You will also find a lot of custom Blythe dolls listed and they could have a range of modifications including, sand matting their face (taking away the shine), hair re-roots, lip carving, painted eyelids and new eyelashes. A lot of newbies buy a Blythe with the intention of customising the doll themselves. I did this and ended up unhappy with the result. Buy one from an experienced customiser.
Fake dolls and factory dolls
There are now many fake dolls in the Blythe doll market. These are not Blythe dolls anymore than a fake Barbie would be a Barbie doll. They are roughly based on the same moulds.
Most are sold on eBay or Aliexpress and will be listed as “nude Blythe doll” or “factory Blythe”. Some releases have been sold in fake boxes and passed off as real Blythe dolls but the list of genuinely faked dolls in boxes is very small. Generally they are naked, with hair that does not match any known, genuine release.
There are several dolls that have been faked or copied, there are also dolls known as factory dolls which were put together in the factory using spare parts.
Factory dolls are rare these days with fakes making up most of the listings on eBay.
These links will help you:
- Investigation into fake and counterfeit Blythe dolls
- List of known copied and fake Blythe dolls
- Avoiding factory and fake Blythe dolls on eBay
- Whatever happened to ThisIsBlythe .com
The website This is Blythe is no longer owned by Gina Garan, she lost the domain when it lapsed. The dolls available on this site are heavily marked-up fakes or images taken from customiser websites that are not in the hands of the website owners. It used to be a great resource in the community. Read Imogen’s investigation into ThisIsBlythe(dot)com: Whatever happened to ThisIsBlythe(dot)com.
The official shop for Blythe in Japan is Junie Moon. Buying direct from Junie Moon ensures that you are not buying a fake doll. I find their EMS shipping to be fast to Australia. You can sign up for their lotteries in which they select people to buy their limited dolls.
Other online retailers
- CC Toys – Hong Kong (ships international)
- Mandarake – Japan (ships international – mix of stock and custom dolls, 2nd hand)
- Magma Heritage – Singapore (ships international)
- Hobby Link – Japan (ships international)
eBay is another source for buying Blythe dolls but beware, there have been a number of scammers on eBay. Make sure you thoroughly check the sellers eBay feedback and read up on Bad Dolly Deals. Bad Dolly Deals is a community in which people record transactions that have gone badly. The price you pay on eBay for a doll is generally going to be higher than you would pay if you bought it direct from another doll collector. There are also many fake dolls sold through eBay.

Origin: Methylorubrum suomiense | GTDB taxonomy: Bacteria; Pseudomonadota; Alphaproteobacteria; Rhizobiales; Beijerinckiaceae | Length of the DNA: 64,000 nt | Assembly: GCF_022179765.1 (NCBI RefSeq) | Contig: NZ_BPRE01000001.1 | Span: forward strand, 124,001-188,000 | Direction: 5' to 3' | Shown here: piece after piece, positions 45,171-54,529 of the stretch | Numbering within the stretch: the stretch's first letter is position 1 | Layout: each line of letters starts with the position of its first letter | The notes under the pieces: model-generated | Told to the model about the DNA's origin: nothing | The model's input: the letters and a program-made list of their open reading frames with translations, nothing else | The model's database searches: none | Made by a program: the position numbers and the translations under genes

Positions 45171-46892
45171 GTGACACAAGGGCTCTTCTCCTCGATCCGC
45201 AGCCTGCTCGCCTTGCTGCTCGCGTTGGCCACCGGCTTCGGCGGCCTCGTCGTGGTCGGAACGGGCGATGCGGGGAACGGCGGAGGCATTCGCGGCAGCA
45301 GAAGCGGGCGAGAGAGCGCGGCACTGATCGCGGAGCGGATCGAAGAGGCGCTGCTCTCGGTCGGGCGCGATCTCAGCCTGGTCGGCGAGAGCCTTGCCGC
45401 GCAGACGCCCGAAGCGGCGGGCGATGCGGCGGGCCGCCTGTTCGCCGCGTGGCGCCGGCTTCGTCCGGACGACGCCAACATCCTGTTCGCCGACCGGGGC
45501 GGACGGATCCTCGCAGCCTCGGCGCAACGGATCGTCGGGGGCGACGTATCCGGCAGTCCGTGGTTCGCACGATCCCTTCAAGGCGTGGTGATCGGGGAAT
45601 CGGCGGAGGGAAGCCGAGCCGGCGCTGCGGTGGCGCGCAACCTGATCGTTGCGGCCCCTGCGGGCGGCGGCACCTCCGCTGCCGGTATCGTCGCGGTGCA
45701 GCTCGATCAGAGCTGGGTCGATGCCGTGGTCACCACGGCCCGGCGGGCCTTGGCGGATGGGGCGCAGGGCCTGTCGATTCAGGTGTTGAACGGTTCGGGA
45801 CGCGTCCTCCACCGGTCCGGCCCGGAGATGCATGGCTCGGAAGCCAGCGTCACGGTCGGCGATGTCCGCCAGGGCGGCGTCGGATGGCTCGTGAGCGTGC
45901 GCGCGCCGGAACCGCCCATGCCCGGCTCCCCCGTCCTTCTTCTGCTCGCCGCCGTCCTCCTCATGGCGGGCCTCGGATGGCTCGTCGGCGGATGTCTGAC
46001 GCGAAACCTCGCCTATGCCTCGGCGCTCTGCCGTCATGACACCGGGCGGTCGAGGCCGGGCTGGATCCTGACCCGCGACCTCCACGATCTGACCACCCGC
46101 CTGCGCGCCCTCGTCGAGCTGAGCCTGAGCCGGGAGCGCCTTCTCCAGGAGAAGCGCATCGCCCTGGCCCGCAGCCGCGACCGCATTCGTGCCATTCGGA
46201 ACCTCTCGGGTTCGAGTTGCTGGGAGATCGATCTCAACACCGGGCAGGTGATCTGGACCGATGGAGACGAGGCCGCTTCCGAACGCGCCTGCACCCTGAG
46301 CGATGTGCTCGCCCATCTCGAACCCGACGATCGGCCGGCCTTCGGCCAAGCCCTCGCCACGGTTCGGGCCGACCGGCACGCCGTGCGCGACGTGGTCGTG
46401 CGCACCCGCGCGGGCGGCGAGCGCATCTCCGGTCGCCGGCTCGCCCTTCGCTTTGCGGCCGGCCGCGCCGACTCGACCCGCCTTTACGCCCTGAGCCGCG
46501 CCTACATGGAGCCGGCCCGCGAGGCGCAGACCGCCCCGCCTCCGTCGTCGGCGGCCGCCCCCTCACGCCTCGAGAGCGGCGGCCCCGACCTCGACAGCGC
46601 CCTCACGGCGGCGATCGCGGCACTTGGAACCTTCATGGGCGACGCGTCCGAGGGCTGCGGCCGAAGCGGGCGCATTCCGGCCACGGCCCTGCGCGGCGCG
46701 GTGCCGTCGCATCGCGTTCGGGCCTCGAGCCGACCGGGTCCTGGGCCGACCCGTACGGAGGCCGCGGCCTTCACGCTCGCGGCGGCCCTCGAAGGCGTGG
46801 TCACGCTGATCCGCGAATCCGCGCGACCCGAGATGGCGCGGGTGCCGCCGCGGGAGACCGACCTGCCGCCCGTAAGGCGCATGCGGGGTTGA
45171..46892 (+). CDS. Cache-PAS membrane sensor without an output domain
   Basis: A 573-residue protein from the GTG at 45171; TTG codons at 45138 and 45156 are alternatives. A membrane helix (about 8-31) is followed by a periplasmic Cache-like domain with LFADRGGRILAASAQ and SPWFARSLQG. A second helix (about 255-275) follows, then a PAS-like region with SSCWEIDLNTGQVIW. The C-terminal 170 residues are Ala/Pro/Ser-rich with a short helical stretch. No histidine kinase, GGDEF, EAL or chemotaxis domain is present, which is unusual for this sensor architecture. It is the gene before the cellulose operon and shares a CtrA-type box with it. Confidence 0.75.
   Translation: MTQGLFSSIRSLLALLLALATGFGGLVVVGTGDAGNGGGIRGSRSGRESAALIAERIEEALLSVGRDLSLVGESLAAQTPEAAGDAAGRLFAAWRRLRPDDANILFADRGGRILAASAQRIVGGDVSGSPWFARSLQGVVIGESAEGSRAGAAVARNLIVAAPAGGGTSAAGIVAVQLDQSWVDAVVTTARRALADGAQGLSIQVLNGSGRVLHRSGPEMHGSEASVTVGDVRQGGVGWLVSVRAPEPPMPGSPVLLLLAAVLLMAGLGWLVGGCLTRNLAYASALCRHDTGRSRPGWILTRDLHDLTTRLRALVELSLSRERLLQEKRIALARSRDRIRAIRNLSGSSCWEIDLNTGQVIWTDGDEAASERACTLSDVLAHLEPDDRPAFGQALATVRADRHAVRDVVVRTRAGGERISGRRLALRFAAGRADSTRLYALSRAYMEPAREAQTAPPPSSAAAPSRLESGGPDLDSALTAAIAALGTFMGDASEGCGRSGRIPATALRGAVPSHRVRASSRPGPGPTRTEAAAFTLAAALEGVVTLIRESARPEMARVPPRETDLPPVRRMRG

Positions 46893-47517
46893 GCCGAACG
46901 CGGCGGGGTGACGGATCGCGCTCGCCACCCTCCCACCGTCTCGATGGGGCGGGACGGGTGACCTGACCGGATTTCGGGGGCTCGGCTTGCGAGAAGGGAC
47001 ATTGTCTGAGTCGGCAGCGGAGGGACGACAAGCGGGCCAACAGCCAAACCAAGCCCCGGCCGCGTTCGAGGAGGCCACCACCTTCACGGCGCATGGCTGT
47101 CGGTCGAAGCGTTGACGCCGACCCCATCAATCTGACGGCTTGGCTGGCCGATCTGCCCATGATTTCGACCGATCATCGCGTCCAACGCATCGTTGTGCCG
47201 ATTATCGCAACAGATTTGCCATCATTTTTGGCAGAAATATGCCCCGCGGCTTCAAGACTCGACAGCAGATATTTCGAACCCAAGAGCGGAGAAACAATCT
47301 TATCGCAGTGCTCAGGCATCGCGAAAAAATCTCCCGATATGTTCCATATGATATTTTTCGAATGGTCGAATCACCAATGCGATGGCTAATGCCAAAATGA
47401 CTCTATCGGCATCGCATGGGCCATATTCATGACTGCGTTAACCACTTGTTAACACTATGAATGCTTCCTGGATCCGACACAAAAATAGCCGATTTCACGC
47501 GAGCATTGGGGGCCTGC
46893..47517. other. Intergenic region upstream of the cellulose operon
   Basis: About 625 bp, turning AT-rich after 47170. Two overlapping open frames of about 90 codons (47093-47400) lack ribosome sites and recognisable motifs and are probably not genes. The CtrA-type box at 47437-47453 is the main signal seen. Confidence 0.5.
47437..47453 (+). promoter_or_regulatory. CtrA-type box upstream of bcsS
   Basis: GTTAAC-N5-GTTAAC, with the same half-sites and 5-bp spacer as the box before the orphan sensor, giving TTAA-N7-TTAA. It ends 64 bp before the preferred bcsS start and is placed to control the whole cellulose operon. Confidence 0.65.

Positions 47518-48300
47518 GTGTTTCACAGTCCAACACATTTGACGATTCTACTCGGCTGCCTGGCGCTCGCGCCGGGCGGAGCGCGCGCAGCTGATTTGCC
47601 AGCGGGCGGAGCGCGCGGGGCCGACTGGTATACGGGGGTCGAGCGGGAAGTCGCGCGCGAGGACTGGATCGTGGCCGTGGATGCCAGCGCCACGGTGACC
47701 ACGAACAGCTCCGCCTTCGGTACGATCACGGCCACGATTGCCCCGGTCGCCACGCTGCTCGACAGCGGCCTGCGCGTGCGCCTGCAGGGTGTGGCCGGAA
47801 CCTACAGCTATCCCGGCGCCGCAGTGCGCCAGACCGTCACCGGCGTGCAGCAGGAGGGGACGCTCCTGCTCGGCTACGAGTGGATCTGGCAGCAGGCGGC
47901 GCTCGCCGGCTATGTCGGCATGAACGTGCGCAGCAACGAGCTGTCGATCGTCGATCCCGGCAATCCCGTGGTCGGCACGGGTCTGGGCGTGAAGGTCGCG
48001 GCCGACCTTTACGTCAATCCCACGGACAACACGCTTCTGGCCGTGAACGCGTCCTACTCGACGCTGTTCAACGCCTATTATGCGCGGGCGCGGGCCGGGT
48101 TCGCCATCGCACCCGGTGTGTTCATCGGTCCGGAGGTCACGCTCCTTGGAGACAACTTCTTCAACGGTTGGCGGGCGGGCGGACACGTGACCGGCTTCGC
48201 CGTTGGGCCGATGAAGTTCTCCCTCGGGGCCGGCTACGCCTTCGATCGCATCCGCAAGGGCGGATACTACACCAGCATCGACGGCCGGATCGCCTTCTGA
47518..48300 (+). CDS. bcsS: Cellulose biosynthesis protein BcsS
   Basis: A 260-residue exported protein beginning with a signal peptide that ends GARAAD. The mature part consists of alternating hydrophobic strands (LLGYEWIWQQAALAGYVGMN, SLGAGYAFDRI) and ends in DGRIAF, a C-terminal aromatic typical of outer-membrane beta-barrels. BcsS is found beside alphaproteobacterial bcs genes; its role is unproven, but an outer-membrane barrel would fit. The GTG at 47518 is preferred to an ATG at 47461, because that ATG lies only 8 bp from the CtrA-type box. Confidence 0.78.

There are several groups for buying and selling dolls on Facebook. I recommend Dolly Adoption. They have a list of rules to be followed when using the group so make sure you read it before participating. They also hold a list of feedback for buyers/sellers if you go to the groups Files page (you have to be a member).
100% Stock Blythe Adoption (for dolls that have not been customised)
Facebook can be a little unsafe. Before you buy from anyone ensure that you check Bad Dolly Deals for their name. That said they could be using another name or no username at all on Facebook. Make sure you pay for registered postage or tracking. It is your responsibility as a buyer to pay for this.
Attend a meet-up or BlytheCon
There are numerous Blythe-related events organised each year all over the world. I was an organiser of BlytheCon Australia and was amazed by the number of people I met that were new to the hobby. It probably also helped that I had around 9 Blythe dolls for sale, for very low prices.
Attending a dolly meet-up is a great way to meet other Blythers as well as buy things without having to pay for postage and wait for delivery. If you are lucky, there will be vendors selling dolls too. It is much nicer to be able to look at and inspect a dolly before you buy them.
The United Nations of Blythe is a Facebook group that lists all the Blythe events going on around the world.
Blythelife.com has a great tutorial on the common terms used in the Blythe realm that you should read before you start looking.
So, you’ve purchased your first Blythe doll! Congratulations! Now you must wait, this is the worst part of buying a Blythe doll. You need to be patient. There is nothing worse as a seller than having a purchaser hassling you because their doll hasn’t arrived even though it has been posted and it is out of your hands. If you’ve done your research on the seller, have paid through PayPal and have a tracking number you shouldn’t stress.
If you have a tracking number you can obsessively check the tracking online! I like to wait a couple of weeks and THEN check the tracking. Usually, my dolls take from 2-5 weeks to arrive in Australia from overseas. Within Australia, they should be here within 10 days or overnight if sent Express.